The AP provided a quote from this latest Bible in which God confronts Adam and Eve after eating the forbidden fruit:
“Adam (pointing at the woman): It was she! The woman You gave me as a companion put the fruit in my hands, and I ate it.
“God (to the woman): What have you done?
“Eve: It was the serpent! He tricked me, and I ate.”
Later, Eve bears her first son, Cain.
“Eve (excited): Look, I have created a new human, a male child, with the help of the Eternal.”
The article stated, “Even people who have never read the Bible could probably guess that other translations don’t say Adam pointed his finger at Eve when he blamed her for his disobedience. Neither do other Bibles describe Eve as ‘excited’ about her newborn son. That’s pure Hollywood, but the team behind ‘The Voice’ says it isn’t a gimmick. They hope this new version will help readers understand the meaning behind the sometimes archaic language of the Bible and enjoy the story enough to stick with it.”
According to the AP, the idea — inspired by a Houston pastor’s success with church members role-playing while reading verses aloud — “struck a nerve with Frank Couch, the vice president of translation development for Nashville-based religious publisher Thomas Nelson, who had performed Bible-inspired sketches on the streets of Berkeley, Calif., in his youth. The result of their efforts, as well as a team of translators who worked alongside poets, writers and musicians, is ‘The Voice,’ released in its full version earlier this year.”
While Couch expressed hope that this radically new version of the Bible will help people “fall in love with the story of the Bible,” reformatting the Bible as a screenplay with inserted words and phrases may cause a problem for serious students of the Bible — not the least of which is taking liberties with a book whose Author warned in Deuteronomy 4:2 and Revelation 22:18-19, not to add or take away from its contents.
The Voice Bible also removes the word “Christ,” and replaces it with “Anointed One” — a more literal translation of the Greek word for Christ — but then it rendered YHWH, representing the Hebrew name for God, as “the Eternal” or “the Eternal One,” according to the AP.
While most translations render YHWH as “LORD” or “GOD” in capitol letters, Bible scholars are aware that “Yahweh” is a literal translation of the Hebrew letters YHWH, and “Jehovah” is the most widely accepted English translation of YHWH (JHVH in Latin).
Translating the Divine Name as “the Eternal” or “the Eternal One” is simply using more titles, like “God” and “Lord,” in place of the personal name which God gave to Himself. Would such a mistranslation help readers understand the meaning behind the original language in the Bible?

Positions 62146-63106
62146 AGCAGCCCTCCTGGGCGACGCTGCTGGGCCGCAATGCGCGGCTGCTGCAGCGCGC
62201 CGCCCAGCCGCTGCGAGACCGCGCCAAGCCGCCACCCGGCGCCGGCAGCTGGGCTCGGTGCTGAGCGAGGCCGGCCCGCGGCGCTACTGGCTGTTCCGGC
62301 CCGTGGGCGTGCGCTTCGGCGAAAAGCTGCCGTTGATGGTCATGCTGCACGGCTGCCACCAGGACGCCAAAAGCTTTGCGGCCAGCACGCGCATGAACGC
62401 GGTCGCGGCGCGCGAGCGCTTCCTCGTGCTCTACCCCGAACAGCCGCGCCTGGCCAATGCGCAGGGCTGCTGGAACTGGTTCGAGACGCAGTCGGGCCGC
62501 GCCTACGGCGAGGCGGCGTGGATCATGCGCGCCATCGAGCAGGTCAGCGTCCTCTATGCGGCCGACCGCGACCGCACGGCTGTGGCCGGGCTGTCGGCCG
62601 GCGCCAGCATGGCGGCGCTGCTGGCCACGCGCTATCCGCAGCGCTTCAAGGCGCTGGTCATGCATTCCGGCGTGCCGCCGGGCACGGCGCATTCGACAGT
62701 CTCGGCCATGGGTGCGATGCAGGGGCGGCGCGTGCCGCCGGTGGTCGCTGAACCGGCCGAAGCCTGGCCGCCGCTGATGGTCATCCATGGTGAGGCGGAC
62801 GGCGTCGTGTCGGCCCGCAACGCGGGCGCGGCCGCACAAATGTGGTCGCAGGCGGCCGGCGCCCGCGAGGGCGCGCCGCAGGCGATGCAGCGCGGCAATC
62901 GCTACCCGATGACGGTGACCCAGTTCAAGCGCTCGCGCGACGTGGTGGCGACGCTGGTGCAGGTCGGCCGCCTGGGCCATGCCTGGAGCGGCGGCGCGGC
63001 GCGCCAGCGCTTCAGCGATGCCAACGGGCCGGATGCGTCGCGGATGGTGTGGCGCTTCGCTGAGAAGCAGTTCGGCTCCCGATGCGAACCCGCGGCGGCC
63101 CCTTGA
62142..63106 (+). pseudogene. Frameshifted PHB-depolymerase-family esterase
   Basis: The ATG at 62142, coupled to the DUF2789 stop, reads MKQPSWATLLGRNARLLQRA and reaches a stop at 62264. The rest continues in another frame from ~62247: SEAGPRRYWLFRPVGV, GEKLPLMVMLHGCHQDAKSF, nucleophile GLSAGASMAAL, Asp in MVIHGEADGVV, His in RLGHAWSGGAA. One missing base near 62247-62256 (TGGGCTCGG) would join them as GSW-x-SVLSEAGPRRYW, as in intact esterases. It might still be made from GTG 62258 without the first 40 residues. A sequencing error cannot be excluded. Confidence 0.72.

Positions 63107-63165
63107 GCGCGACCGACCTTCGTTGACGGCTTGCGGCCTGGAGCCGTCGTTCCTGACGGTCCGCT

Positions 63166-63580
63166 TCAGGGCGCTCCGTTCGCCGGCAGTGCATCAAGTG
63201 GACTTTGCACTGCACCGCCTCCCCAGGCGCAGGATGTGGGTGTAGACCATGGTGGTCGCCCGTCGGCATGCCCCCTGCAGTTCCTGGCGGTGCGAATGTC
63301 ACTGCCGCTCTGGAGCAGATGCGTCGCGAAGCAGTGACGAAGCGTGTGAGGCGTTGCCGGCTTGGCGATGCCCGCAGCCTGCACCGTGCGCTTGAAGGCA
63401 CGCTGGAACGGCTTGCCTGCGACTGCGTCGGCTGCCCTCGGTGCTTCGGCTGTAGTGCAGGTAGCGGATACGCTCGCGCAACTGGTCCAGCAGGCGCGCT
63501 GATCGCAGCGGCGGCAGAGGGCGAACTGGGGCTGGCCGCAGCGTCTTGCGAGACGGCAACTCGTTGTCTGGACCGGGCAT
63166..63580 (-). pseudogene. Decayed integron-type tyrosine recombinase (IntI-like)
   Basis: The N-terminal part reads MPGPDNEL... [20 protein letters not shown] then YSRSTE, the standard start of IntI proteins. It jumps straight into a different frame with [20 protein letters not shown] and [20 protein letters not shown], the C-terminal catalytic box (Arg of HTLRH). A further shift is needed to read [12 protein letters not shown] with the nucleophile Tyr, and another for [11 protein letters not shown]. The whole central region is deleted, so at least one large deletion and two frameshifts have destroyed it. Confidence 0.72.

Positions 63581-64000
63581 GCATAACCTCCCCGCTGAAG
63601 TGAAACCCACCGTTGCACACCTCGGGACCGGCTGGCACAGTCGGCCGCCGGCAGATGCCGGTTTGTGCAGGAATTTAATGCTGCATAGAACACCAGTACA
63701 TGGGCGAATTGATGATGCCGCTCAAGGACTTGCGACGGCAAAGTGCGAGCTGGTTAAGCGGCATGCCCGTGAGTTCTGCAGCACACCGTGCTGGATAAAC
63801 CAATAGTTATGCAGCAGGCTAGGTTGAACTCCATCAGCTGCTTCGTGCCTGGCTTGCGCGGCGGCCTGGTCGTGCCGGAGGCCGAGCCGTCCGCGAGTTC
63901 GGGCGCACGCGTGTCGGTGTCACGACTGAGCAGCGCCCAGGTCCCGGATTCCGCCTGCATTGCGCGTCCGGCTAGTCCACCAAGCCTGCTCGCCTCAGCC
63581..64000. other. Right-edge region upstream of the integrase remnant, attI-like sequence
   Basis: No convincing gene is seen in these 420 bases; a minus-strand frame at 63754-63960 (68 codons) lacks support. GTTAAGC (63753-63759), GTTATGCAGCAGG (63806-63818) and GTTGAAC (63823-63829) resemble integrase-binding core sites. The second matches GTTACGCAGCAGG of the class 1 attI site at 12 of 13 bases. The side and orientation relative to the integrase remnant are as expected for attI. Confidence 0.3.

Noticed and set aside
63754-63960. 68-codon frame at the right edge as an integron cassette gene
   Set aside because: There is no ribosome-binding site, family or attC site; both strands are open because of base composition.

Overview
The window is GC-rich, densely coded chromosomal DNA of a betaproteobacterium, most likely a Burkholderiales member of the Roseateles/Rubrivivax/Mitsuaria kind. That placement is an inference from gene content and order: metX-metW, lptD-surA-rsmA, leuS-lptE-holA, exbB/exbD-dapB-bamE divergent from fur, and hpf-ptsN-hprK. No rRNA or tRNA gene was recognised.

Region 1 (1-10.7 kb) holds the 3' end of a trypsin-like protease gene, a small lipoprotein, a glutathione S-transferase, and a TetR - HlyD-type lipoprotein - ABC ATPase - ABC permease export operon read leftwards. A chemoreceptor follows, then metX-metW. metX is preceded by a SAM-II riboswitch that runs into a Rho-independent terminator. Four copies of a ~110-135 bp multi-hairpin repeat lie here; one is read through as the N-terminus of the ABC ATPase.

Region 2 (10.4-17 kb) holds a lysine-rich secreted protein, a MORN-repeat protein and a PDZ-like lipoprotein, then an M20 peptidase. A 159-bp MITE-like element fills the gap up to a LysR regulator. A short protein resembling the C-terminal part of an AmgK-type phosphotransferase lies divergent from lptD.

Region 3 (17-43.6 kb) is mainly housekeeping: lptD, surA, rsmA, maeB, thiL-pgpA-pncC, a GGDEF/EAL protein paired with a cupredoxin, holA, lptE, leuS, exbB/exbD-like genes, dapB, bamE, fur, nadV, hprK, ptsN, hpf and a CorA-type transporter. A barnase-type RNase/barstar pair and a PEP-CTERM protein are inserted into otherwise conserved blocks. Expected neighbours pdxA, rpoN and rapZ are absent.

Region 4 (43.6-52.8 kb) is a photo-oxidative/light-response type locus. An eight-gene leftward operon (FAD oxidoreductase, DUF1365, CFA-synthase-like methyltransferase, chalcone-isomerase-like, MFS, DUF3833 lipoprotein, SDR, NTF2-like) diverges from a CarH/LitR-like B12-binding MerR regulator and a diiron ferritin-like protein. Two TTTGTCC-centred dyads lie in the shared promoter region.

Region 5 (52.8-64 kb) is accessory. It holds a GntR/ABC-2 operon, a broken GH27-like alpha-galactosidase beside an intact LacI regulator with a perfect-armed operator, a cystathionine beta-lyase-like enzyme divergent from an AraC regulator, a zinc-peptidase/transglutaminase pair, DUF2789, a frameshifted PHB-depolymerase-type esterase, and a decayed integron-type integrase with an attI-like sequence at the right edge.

Linguist Joel M. Hoffman, author of “And God Said — How Translations Conceal the Bible’s Original Meaning,” was quoted in the AP article as saying, “All Bible translators have to confront the problem of words that don’t convey the same meaning to a modern audience as they did to an ancient one.”
This being true, why not be more particular about the translation one chooses that will best convey what the ancient Bible writers actually wrote? Jason David BeDuhn, an associate professor of religious studies at Northern Arizona University, wrote about a startling discovery in his book, “Truth in Translation — Accuracy and Bias in English Translations of the New Testament.”
By comparing eight of the most popular Bible translations — the New International Version, the New Revised King James Version, Today’s English Version, New World Translation, New American Standard Bible, The Living Bible, The Amplified New Testament and The New American Bible — BeDuhn discovered one modern translation “more accurate and less biased” than all the others.
He said on page 163, “While it is difficult to quantify this sort of analysis, it can be said that the NW (New World Translation) emerges as the most accurate of the translations compared.”
BeDuhn, who holds a B.A. in Religious Studies from the University of Illinois and an M.T.S. in New Testament and Christian Origins from Harvard Divinity School, called the New World Translation, “one of the most accurate English translations of the New Testament currently available.”
Would reading a more accurate Bible translation make a greater impact than reading a more entertaining, embellished version? You decide. Would Jesus water down the Word of God for entertainment value?
According to Romans 15:4, all the things written in the Bible were written for our instruction or learning — not for entertainment. As such, it requires effort to understand but the effort is worth it.
While the motive behind “The Voice” may be sincere, its screenplay format — like most scripts based on best-selling books — cannot possibly measure up to the best-selling book of all time. Entertaining as it may be, don’t be surprised if people tell you, “Read the complete book. The book is better!”